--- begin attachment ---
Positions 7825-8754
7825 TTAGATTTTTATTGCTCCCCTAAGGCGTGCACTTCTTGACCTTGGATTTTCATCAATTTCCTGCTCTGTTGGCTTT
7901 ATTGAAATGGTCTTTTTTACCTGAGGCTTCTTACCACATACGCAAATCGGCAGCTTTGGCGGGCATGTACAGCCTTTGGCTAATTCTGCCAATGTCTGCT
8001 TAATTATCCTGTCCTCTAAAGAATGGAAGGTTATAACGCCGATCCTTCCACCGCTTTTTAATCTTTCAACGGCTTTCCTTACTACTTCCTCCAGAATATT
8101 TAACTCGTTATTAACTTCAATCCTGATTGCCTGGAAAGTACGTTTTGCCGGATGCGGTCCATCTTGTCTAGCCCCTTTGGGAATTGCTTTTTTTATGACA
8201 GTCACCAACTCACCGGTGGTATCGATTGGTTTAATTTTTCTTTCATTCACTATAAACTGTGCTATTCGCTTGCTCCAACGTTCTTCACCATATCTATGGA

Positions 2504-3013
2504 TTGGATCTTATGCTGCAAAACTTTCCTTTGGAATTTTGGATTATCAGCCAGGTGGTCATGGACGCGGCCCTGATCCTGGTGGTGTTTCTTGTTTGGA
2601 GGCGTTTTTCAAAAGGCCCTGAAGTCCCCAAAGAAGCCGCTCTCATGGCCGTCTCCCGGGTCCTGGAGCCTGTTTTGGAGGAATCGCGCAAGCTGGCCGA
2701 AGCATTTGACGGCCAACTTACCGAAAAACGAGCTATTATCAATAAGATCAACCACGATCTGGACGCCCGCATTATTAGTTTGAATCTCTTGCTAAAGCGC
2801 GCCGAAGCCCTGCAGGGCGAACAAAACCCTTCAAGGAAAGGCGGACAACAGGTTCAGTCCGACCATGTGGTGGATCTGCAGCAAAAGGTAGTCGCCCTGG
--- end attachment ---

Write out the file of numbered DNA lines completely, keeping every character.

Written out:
Positions 7825-8754
7825 TTAGATTTTTATTGCTCCCCTAAGGCGTGCACTTCTTGACCTTGGATTTTCATCAATTTCCTGCTCTGTTGGCTTT
7901 ATTGAAATGGTCTTTTTTACCTGAGGCTTCTTACCACATACGCAAATCGGCAGCTTTGGCGGGCATGTACAGCCTTTGGCTAATTCTGCCAATGTCTGCT
8001 TAATTATCCTGTCCTCTAAAGAATGGAAGGTTATAACGCCGATCCTTCCACCGCTTTTTAATCTTTCAACGGCTTTCCTTACTACTTCCTCCAGAATATT
8101 TAACTCGTTATTAACTTCAATCCTGATTGCCTGGAAAGTACGTTTTGCCGGATGCGGTCCATCTTGTCTAGCCCCTTTGGGAATTGCTTTTTTTATGACA
8201 GTCACCAACTCACCGGTGGTATCGATTGGTTTAATTTTTCTTTCATTCACTATAAACTGTGCTATTCGCTTGCTCCAACGTTCTTCACCATATCTATGGA

Positions 2504-3013
2504 TTGGATCTTATGCTGCAAAACTTTCCTTTGGAATTTTGGATTATCAGCCAGGTGGTCATGGACGCGGCCCTGATCCTGGTGGTGTTTCTTGTTTGGA
2601 GGCGTTTTTCAAAAGGCCCTGAAGTCCCCAAAGAAGCCGCTCTCATGGCCGTCTCCCGGGTCCTGGAGCCTGTTTTGGAGGAATCGCGCAAGCTGGCCGA
2701 AGCATTTGACGGCCAACTTACCGAAAAACGAGCTATTATCAATAAGATCAACCACGATCTGGACGCCCGCATTATTAGTTTGAATCTCTTGCTAAAGCGC
2801 GCCGAAGCCCTGCAGGGCGAACAAAACCCTTCAAGGAAAGGCGGACAACAGGTTCAGTCCGACCATGTGGTGGATCTGCAGCAAAAGGTAGTCGCCCTGG